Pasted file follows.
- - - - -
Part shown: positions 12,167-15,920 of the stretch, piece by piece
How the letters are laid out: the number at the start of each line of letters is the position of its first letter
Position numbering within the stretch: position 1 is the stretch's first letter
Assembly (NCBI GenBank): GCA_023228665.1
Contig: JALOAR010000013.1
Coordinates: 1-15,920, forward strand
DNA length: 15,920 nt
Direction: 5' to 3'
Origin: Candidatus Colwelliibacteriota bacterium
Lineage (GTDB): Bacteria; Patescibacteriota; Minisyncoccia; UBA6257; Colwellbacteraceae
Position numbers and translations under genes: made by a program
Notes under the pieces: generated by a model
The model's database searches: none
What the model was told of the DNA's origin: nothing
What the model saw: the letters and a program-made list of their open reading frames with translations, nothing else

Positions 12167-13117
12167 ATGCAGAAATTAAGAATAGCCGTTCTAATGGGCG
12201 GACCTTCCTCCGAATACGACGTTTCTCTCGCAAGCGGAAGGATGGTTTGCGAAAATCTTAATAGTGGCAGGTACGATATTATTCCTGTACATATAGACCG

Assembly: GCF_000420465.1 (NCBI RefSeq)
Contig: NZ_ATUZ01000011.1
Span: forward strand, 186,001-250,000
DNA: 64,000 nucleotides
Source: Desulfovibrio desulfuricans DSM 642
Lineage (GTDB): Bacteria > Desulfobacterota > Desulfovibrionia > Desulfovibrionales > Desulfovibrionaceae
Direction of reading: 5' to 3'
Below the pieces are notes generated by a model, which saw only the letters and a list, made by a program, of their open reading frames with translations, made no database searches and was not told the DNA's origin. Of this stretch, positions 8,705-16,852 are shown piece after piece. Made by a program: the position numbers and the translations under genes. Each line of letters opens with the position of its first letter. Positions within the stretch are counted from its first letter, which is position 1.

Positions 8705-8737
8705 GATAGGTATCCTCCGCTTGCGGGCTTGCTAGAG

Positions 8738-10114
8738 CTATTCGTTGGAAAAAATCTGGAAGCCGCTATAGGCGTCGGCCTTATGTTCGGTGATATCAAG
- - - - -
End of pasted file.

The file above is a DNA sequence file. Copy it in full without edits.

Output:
Part shown: positions 12,167-15,920 of the stretch, piece by piece
How the letters are laid out: the number at the start of each line of letters is the position of its first letter
Position numbering within the stretch: position 1 is the stretch's first letter
Assembly (NCBI GenBank): GCA_023228665.1
Contig: JALOAR010000013.1
Coordinates: 1-15,920, forward strand
DNA length: 15,920 nt
Direction: 5' to 3'
Origin: Candidatus Colwelliibacteriota bacterium
Lineage (GTDB): Bacteria; Patescibacteriota; Minisyncoccia; UBA6257; Colwellbacteraceae
Position numbers and translations under genes: made by a program
Notes under the pieces: generated by a model
The model's database searches: none
What the model was told of the DNA's origin: nothing
What the model saw: the letters and a program-made list of their open reading frames with translations, nothing else

Positions 12167-13117
12167 ATGCAGAAATTAAGAATAGCCGTTCTAATGGGCG
12201 GACCTTCCTCCGAATACGACGTTTCTCTCGCAAGCGGAAGGATGGTTTGCGAAAATCTTAATAGTGGCAGGTACGATATTATTCCTGTACATATAGACCG

Assembly: GCF_000420465.1 (NCBI RefSeq)
Contig: NZ_ATUZ01000011.1
Span: forward strand, 186,001-250,000
DNA: 64,000 nucleotides
Source: Desulfovibrio desulfuricans DSM 642
Lineage (GTDB): Bacteria > Desulfobacterota > Desulfovibrionia > Desulfovibrionales > Desulfovibrionaceae
Direction of reading: 5' to 3'
Below the pieces are notes generated by a model, which saw only the letters and a list, made by a program, of their open reading frames with translations, made no database searches and was not told the DNA's origin. Of this stretch, positions 8,705-16,852 are shown piece after piece. Made by a program: the position numbers and the translations under genes. Each line of letters opens with the position of its first letter. Positions within the stretch are counted from its first letter, which is position 1.

Positions 8705-8737
8705 GATAGGTATCCTCCGCTTGCGGGCTTGCTAGAG

Positions 8738-10114
8738 CTATTCGTTGGAAAAAATCTGGAAGCCGCTATAGGCGTCGGCCTTATGTTCGGTGATATCAAG